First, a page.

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Republic of the Philippines

SUPREME COURT
Manila
SECOND DIVISION
G.R. No. 196539
October 10, 2012
MARIETTA N. PORTILLO, Petitioner,
vs.
RUDOLF LIETZ, INC., RUDOLF LIETZ and COURT OF
APPEALS Respondents.
DECISION
PEREZ, J.:

years thereafter, you shall not engage directly or indirectly as employee,


manager, proprietor, or solicitor for yourself or others in a similar or competitive
business or the same character of work which you were employed by [Lietz
Inc.] to do and perform. Should you breach this good will clause of this
Contract, you shall pay [Lietz Inc.] as liquidated damages the amount of 100%
of your gross compensation over the last 12 months, it being agreed that this
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sum is reasonable and just.
Three (3) years thereafter, on 6 June 2005, Portillo resigned from Lietz Inc.
During her exit interview, Portillo declared that she intended to engage in
businessa rice dealership, selling rice in wholesale.
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Before us is a petition for certiorari assailing the Resolution dated 14 October


2010 of the Court of Appeals in CA-G.R. SP No. I 065g I which modified its
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Decision dated 31 March 2009, thus allowing the legal compensation or
petitioner Marietta N. Portillo's (Portillo) monetary claims against respondent
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corporation Rudolf Lietz, Inc.'s (Lietz Inc.) claim for liquidated damages arising
from Portillos alleged violation of the "Goodwill Clause" in the employment
contract executed by the parties.
The facts are not in dispute.
In a letter agreement dated 3 May 1991, signed by individual respondent Rudolf
Lietz (Rudolf) and conformed to by Portillo, the latter was hired by the former
under the following terms and conditions:
A copy of [Lietz Inc.s] work rules and policies on personnel is enclosed and an
inherent part of the terms and conditions of employment.
We acknowledge your proposal in your application specifically to the effect that
you will not engage in any other gainful employment by yourself or with any
other company either directly or indirectly without written consent of [Lietz Inc.],
and we hereby accept and henceforth consider your proposal an undertaking
on your part, a breach of which will render you liable to [Lietz Inc.] for liquidated
damages.
If you are in agreement with these terms and conditions of employment, please
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signify your conformity below.
On her tenth (10th) year with Lietz Inc., specifically on 1 February 2002, Portillo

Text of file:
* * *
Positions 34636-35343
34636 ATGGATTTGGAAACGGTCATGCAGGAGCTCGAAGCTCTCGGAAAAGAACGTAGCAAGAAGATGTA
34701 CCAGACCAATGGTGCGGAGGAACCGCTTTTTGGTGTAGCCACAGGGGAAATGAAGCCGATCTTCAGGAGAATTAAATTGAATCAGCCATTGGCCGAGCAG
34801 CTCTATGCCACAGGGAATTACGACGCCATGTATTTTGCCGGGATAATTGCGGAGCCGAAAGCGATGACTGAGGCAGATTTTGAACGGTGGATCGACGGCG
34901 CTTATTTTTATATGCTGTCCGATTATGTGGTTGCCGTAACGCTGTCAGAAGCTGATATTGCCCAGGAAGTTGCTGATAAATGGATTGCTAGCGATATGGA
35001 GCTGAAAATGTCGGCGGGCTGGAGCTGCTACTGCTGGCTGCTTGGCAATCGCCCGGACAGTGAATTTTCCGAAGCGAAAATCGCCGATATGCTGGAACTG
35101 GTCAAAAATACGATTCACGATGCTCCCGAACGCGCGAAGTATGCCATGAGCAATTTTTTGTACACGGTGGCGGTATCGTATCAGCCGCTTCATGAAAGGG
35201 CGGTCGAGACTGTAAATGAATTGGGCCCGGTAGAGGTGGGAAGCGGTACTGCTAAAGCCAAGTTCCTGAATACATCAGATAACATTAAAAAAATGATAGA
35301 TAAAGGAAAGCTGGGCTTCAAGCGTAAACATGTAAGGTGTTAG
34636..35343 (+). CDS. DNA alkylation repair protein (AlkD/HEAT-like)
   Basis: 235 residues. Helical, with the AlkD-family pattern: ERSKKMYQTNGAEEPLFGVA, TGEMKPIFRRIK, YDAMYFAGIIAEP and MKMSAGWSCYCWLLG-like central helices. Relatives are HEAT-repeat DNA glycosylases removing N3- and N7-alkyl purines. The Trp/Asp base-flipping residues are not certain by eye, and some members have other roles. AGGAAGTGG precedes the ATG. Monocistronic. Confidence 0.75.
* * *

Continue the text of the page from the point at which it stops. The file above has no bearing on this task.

was promoted to Sales Representative and received a corresponding increase
in basic monthly salary and sales quota. In this regard, Portillo signed another
letter agreement containing a "Goodwill Clause:"
It remains understood and you agreed that, on the termination of your
employment by act of either you or [Lietz Inc.], and for a period of three (3)

On 15 June 2005, Lietz Inc. accepted Portillos resignation and reminded her of
the "Goodwill Clause" in the last letter agreement she had signed. Upon receipt
thereof, Portillo jotted a note thereon that the latest contract she had signed in
February 2004 did not contain any "Goodwill Clause" referred to by Lietz Inc. In
response thereto, Lietz Inc. categorically wrote:
Please be informed that the standard prescription of prohibiting employees from
engaging in business or seeking employment with organizations that directly or
indirectly compete against [Lietz Inc.] for three (3) years after resignation
remains in effect.
The documentation you pertain to is an internal memorandum of your salary
increase, not an employment contract. The absence of the three-year
prohibition clause in this document (or any document for that matter) does not
cancel the prohibition itself. We did not, have not, and will not issue any
cancellation of such in the foreseeable future[.] [T]hus[,] regretfully, it is
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erroneous of you to believe otherwise.
In a subsequent letter dated 21 June 2005, Lietz Inc. wrote Portillo and
supposed that the exchange of correspondence between them regarding the
"Goodwill Clause" in the employment contract was a moot exercise since
Portillos articulated intention to go into business, selling rice, will not compete
with Lietz Inc.s products.
Subsequently, Lietz Inc. learned that Portillo had been hired by Ed Keller
Philippines, Limited to head its Pharma Raw Material Department. Ed Keller
Limited is purportedly a direct competitor of Lietz Inc.
Meanwhile, Portillos demands from Lietz Inc. for the payment of her remaining